Saturday October 25, 2014 Search
Weather | Athens
19o C
12o C
News
Business
Comment
Life
Sports
Community
Survival Guide
Greek Edition
Athens agrees on mobility scheme with lenders, waits for Eurogroup to clear loan

Municipality police officers, from various municipalities of Attica perfecture, demonstrate - some of them on their vehicles - in central Athens, on Saturday.

Greece and its international lenders appeared to reach a compromise on Saturday over public sector reforms, which would permit the troika to complete its review of the adjustment program and allow eurozone finance ministers to decide on Monday whether to release another 8.1 billion euros of bailout funding for Athens.

The deal seems to have been clinched after the troika inspectors accepted Administrative Reform Minister Kyriakos Mitsotakiss plans for completing a labor mobility scheme involving 12,500 civil servants.

However, Mitsotakis had to agree in return that the program would run for eight months rather than 12. It appears that as a result of agreeing to shorten the duration of the scheme, Mitsotakis will be allowed until the end of September to identify all 12,500 public sector workers who will be transferred to other positions. The original deadline had been the end of June.

It is sealed, there will not be any more meetings regarding the public sector, Mitsotakis said on Saturday afternoon. All that is left is for the Eurogroup to give its approval.

According to sources, 5,000 of those who will be included in the program will be local authority employees, including school crossing guards and cleaners. Some 3,500 municipal police officers will also be added. They will undergo an evaluation and for every one that is transferred to the main police force, another three will be dismissed. Another 2,000 employees are to come from the education sector, while ministry personnel will also be added once the restructuring of government departments is completed.

The two sides also appear to have reached an agreement over a supposed funding gap of about 2 billion euros for this year and next. The Greek government said that it would claw back much of the overspending at healthcare provider EOPYY by forcing private clinics that worked with the public organization to accept reduced payments.

There were also reports that the troika agreed to the seasonal reduction of value-added tax in the food service sector from 23 to 13 percent in return for a rise in tax on luxury goods. The government is expected to table in Parliament today a multi-bill containing a number of prior actions agreed with the troika, which will help secure further bailout funding.

ekathimerini.com , Saturday Jul 6, 2013 (18:06)  
Athens, Nicosia satisfied by EU leaders stance toward Ankara
Suspended policeman chief suspect in cousins murder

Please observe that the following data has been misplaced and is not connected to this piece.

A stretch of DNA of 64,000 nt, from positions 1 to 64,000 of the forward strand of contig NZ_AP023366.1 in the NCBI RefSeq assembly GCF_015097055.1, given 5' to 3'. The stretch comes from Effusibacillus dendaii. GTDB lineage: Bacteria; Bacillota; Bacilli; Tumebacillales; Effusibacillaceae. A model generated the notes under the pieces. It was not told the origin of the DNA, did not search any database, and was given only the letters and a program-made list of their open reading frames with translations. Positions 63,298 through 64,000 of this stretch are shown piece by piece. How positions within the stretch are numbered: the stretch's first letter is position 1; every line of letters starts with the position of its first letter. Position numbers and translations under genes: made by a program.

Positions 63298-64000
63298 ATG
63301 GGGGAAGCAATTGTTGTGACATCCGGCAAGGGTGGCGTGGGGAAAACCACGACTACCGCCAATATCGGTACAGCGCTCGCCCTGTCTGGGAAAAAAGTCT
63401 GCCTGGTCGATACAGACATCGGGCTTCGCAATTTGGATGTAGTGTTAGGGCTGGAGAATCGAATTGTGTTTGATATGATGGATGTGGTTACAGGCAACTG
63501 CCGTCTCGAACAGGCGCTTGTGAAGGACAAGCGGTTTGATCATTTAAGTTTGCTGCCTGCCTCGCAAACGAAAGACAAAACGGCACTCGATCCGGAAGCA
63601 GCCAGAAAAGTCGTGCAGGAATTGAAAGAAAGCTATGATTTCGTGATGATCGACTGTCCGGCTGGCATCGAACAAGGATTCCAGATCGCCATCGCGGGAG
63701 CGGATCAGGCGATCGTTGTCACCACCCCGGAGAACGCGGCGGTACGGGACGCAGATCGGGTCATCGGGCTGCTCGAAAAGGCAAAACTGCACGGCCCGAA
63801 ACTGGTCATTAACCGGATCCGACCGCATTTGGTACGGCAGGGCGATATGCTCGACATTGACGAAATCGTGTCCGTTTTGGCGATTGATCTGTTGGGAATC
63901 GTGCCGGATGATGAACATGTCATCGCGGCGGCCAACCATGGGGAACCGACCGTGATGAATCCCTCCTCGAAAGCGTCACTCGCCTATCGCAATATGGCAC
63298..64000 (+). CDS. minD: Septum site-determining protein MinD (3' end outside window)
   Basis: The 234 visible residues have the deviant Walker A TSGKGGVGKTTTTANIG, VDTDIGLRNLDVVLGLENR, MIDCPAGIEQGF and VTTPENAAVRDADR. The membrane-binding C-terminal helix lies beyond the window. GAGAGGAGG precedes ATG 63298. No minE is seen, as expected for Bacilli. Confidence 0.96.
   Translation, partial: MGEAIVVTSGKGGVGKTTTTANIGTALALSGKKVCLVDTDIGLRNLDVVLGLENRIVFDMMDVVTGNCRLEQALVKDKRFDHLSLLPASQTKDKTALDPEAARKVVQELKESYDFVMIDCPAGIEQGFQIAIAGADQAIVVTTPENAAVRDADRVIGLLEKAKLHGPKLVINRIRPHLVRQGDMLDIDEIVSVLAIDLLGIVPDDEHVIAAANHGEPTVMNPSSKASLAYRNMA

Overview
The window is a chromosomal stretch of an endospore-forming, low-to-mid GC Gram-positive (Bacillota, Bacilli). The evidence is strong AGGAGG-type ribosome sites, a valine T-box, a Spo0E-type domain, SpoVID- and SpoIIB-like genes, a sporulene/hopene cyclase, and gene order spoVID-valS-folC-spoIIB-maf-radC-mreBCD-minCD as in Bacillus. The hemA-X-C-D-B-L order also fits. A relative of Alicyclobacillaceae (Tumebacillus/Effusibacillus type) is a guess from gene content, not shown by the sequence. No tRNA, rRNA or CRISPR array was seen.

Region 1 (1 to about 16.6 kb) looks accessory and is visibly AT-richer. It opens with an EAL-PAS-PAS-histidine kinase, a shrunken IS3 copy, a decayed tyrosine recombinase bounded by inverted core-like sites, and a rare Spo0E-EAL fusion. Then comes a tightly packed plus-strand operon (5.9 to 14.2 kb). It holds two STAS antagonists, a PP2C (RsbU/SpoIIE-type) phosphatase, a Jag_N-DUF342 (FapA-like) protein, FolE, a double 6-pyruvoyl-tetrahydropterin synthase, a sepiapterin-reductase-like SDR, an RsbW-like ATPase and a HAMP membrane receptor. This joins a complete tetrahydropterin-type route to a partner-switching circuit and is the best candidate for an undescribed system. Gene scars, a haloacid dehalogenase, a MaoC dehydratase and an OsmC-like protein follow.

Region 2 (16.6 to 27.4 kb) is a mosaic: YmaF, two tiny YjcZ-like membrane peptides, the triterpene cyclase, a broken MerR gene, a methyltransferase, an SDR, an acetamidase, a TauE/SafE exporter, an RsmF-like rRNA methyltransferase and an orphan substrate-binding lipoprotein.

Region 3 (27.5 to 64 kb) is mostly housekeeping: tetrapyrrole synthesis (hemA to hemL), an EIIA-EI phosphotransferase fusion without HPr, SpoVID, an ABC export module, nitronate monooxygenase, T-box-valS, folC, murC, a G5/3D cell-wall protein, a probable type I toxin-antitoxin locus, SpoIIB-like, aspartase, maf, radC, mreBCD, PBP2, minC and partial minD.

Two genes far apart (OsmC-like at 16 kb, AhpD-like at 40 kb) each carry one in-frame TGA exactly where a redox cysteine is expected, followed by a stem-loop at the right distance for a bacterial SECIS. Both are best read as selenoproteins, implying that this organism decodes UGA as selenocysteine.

No decisions yet on Greek bailout, says Samaras
Prescription fines since 2012 reach 2 bln, says minister
TAIPED waits for green light from Eurostat
Eurostat has frozen the securitization of properties that the Hellenic Republic Asset Development Fund (TAIPED) had been planning. The project, drafted to bring some 400 million euros into t...
Trade deficit shrinks on big drop in imports
Greeces trade deficit shrank 29.5 percent year-on-year in August as a result of the considerable 16.3 percent decline in imports, Hellenic Statistical Authority figures revealed on Friday. ...
Inside Business
BASKETBALL
A win is a win is a win for Olympiakos
A bad Olympiakos defeated a worse Laboral Kutxa 63-57 to make it two out of two in the Euroleague on Friday. In a game where the two teams had an overall field goal rate of about one in thre...
SOCCER
Panathinaikos snatches point at Eindhoven
Panathinaikos offered its fans a glimpse of its glorious past in European competitions snatching a draw at PSV Eindhoven, on an otherwise bad night for Greek soccer in the Europa League, as ...
Inside Sports
COMMENTARY
End of reason, end of humanity
The effects of a slew of new and increased taxes introduced since the start of the crisis were first observed in the wages of those still fortunate enough to have jobs, who saw their take-ho...
EDITORIAL
Banks need to step up
What has been leaked so far regarding the results of the stress tests on Greeces lenders, which are due to be published on Sunday, appears positive. Greece needs a healthy, private banking ...
Inside Comment
SPONSORED LINK: FinanzNachrichten.de
SPONSORED LINK: BestPrice.gr
RECENT NEWS
1. A win is a win is a win for Olympiakos
2. TAIPED waits for green light from Eurostat
3. Trade deficit shrinks on big drop in imports
4. SMEs unable to claim subsidies
5. Taxes kept growing in second quarter
6. Thessaloniki Port expects 2014 to be record year
more news
Today
This Week
1. End of reason, end of humanity
2. Banks need to step up
3. Woman killed in tram accident in Floisvo, south of Athens
4. Clocks to go back 1 hour on Sunday
5. Venizelos slams Turkey for 'flagrant violation of international law' off Cyprus
6. ECB vies for third time lucky in European stress tests
Today
This Week
1. The past, present and future of the Greek debt crisis
2. Greeces closed society is central to its current malaise
3. Greece must stick to reforms, says Schaeuble
4. At least 11 banks to fail European stress tests, three in Greece, report says
5. Cyprus to block Turkey's EU talks after EEZ violation
6. Stop moaning and get in the game
Find us ...
... on
Twitter
... on Facebook
About us  |  Subscriptions  |  Advertising  |  Contact us  |  Athens Plus  |  RSS  |   
Copyright 2014, H KAΘHMEPINH All Rights Reserved.